Posted in Personal life

The Museum of You

Each year, as soon as the clocks go back, I begin to look forward to the fresh start a new year will bring. A pessimist might say that if I haven’t yet mastered time management, financial planning or decluttering, a new year is unlikely to make a critical difference. But I’m an incurable optimist, and in the last few weeks, chance sayings by three people of my acquaintance have inspired me for the year ahead.

    1. Catching up with an older friend after a couple of years apart, I was taken aback when she declared, “I reckon I’ve got another eight good years ahead.”  From a less exuberant, busy type, that might have sounded like self-pity, but she was filled with gratitude. Never mind carpe diem, she plans to seize the next 2922 days and squeeze every drop of life out of them.
    2. Trying to reach an elderly gentleman by phone, I was tickled by his answerphone’s announcement: “I’m busy having fun right now but leave a message and I’ll get back to you.” He’s right: fun is not the preserve of the young. Focusing on fun for however many days remain to you is a sound philosophy.
    3. The third arresting statement came from a much younger friend: “I’m proud of the life I’ve curated for myself.” Curated? I thought. What is she, a museum? Then I realised it was the perfect shorthand for purposeful management of your life. Like a good museum, she takes regular stock of her assets, jettisoning any that are irrelevant or surplus to her personal mission. A good museum doesn’t stash away its best possessions for fear of breakage or loss – it exploits them with gusto.

Curating a Life of Fun and Gratitude

When I went on a writers’ retreat last month, it came up in conversation how sad it is when someone dies leaving gifts or purchases unopened, having saved them for a special occasion that never happened.

My writer friends and I vowed that when we got home, we’d crack open all those fancy notebooks no writer can resist buying but often cannot bear to sully.

By the same token, in my kitchen, I moved to the top of the drawer all the pretty unused tea towels previously nestling beneath the much-laundered, greying, and holey ones in constant use.

In my bedroom, I rejected snagged tights that I’d been eking out to the point of decomposition and ripped the wrapper off a beautiful, patterned pair I’d bought about three years ago, even though I had no plans to go out that day.

My daughter, with the natural assurance of the teenager, has a theory that the older you get, the more you are pleased by small things.

photo of gratitude journal
(Photo by Gabrielle Henderson on Unsplash)

Given the pleasure I’ve just gained from a fresh notebook, a virgin tea towel, and brand-new tights, I can hardly disagree. But I’m also reassured that whatever the new year brings after the stress of a post-Brexit pandemic year, it won’t take much in 2022 to make me happy.

I wish you a contented and peaceful Christmas, and a new year of living your best life.

(This post was originally written for the December 2021/January 2022 issue of the award-winning Tetbury Advertiser.)

Recommended Reading on the Theme of Fresh Starts

In three of my stories, the main characters are seeking fresh starts for a happier life:

cover of Mrs Morris Changes Lanes
A novella of fresh starts and second chances
  • Sophie Sayers when she moves to the Cotswold village of Wendlebury Barrow in Best Murder in Show, first in the Sophie Sayers Village Mysteries series
  • Gemma Lamb as she starts a new job at St Bride’s School for Girls in Secrets at St Bride’s the first in the Staffroom at St Bride’s series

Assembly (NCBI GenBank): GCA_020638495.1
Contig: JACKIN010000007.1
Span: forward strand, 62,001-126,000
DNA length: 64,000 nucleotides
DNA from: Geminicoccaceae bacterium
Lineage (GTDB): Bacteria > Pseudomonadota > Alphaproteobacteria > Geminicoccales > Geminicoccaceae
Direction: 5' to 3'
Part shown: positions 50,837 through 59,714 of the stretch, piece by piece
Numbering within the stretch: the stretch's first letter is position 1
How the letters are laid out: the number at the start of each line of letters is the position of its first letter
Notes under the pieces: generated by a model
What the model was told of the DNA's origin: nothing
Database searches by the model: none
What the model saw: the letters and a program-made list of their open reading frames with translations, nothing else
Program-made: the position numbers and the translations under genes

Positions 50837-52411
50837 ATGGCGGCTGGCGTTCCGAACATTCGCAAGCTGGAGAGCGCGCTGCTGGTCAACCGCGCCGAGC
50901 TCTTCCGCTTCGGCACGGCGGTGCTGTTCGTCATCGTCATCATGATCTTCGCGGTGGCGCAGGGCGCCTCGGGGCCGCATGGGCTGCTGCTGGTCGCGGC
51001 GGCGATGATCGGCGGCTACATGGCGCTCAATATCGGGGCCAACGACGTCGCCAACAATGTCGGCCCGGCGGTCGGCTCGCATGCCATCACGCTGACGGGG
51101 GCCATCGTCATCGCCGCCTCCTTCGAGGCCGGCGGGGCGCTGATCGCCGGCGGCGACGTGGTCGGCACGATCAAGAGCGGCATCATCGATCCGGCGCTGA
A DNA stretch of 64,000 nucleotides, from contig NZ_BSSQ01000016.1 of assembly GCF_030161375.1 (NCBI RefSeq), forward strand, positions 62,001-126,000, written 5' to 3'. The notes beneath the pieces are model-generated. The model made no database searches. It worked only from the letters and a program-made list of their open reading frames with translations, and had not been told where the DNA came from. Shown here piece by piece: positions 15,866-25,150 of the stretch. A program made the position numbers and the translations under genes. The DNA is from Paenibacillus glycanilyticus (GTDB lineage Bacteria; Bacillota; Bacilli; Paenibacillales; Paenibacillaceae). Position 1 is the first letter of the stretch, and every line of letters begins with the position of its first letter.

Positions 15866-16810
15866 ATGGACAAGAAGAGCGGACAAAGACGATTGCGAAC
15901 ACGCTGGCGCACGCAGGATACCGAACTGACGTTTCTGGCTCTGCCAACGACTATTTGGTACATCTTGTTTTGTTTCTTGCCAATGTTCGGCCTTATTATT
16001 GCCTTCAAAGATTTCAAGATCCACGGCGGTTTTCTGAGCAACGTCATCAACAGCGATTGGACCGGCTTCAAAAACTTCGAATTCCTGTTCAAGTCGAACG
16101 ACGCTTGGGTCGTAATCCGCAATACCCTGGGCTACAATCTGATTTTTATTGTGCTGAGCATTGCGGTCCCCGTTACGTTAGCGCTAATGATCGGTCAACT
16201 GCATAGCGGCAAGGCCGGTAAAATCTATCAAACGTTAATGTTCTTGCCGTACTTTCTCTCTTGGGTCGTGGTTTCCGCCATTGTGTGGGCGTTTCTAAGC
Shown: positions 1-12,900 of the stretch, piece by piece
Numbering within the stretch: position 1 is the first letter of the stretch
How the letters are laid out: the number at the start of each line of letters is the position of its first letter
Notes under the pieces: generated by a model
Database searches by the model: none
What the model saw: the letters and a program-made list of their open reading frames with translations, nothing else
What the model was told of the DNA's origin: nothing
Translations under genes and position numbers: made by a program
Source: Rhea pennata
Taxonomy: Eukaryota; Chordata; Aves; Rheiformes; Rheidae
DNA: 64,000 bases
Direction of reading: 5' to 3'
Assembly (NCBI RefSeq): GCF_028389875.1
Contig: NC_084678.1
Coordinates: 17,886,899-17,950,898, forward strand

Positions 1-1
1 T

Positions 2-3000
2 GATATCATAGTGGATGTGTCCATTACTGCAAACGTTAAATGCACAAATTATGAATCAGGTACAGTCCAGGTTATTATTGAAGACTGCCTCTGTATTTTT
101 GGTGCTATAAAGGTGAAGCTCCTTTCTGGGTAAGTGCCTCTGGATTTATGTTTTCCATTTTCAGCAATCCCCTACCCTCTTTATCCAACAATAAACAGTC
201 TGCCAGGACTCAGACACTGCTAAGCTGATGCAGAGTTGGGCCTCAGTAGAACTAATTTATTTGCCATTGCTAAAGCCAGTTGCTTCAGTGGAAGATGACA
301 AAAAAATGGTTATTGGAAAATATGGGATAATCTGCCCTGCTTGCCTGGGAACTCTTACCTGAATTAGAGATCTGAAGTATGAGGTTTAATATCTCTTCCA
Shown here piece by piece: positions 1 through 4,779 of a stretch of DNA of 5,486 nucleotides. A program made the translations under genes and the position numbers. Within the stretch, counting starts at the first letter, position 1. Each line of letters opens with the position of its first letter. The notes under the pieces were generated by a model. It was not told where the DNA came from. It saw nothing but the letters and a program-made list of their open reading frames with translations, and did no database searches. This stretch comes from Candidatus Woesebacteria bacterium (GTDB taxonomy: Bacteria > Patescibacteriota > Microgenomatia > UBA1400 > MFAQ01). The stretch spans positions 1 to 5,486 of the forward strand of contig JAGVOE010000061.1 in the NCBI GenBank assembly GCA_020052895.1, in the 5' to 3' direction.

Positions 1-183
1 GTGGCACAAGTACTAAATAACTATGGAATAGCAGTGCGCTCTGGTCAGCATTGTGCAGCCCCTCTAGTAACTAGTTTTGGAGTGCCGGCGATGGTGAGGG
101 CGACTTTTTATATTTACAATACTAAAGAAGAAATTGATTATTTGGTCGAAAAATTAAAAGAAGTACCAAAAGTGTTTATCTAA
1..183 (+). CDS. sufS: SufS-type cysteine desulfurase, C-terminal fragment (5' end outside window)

• Juliet Morris when she accepts the loan of a car with extraordinary powers in Mrs Morris Changes Lanes, my stand-alone novella

If you haven’t already read them, why not give one a try?


Posted in Writing

Never Too Late

Mr. Micawber on Happiness
Image by Terry McCombs via Flickr

Do you fight a constant battle to fit more chores into the day than the hours and the laws of physics will allow? I reckon multi-tasking is the scourge of the modern world.

Mr Micawber famously observed that having slightly more income than expenditure is the recipe for happiness, while the opposite leads to misery. I’m sure the same applies to time and tasks.

So I welcome any new idea that will help me make better use of my time. And this month I find a new ally. It’s a handy gadget on my new mobile phone. A “Lists & Things” button allows me to compile any number of action lists with deadlines. I can colour code tasks according to priority and hide or reveal items as I see fit. I can even get the phone to play a tune to remind me when a task is due for completion. I need never miss a deadline again.

Equipped with this app and a phone-based calendar, I decide to do away with my printed diary. (Frankly, I could do with the extra space in my handbag.) From now on, my phone will be all I need.

So I set about inputting appointments, tasks and deadlines. Some have very clear time constraints – dental appointments, print deadlines, term dates.

Having input all these, I start on the tasks for which I can set my own deadlines: when to write my next online blog entry, when to complete the first draft of that book… Scrolling down the screen to set the date for the first of these items, my finger slips and I find myself accidentally advancing the year instead of the day of the month.

And so I discover a major difference between this and my old printed diary: the phone version doesn’t end on 31st December 2011. I scroll down the years – 2012, 2013, 2014… A few moments later, I’m still going: 2087, 2088, 2089. Why was I so worried? There’s still plenty of time to fit everything in. The only problem will be if I lose my phone in the meantime.

This post was originally written for the Hawkesbury Parish Magazine, August 2011 edition.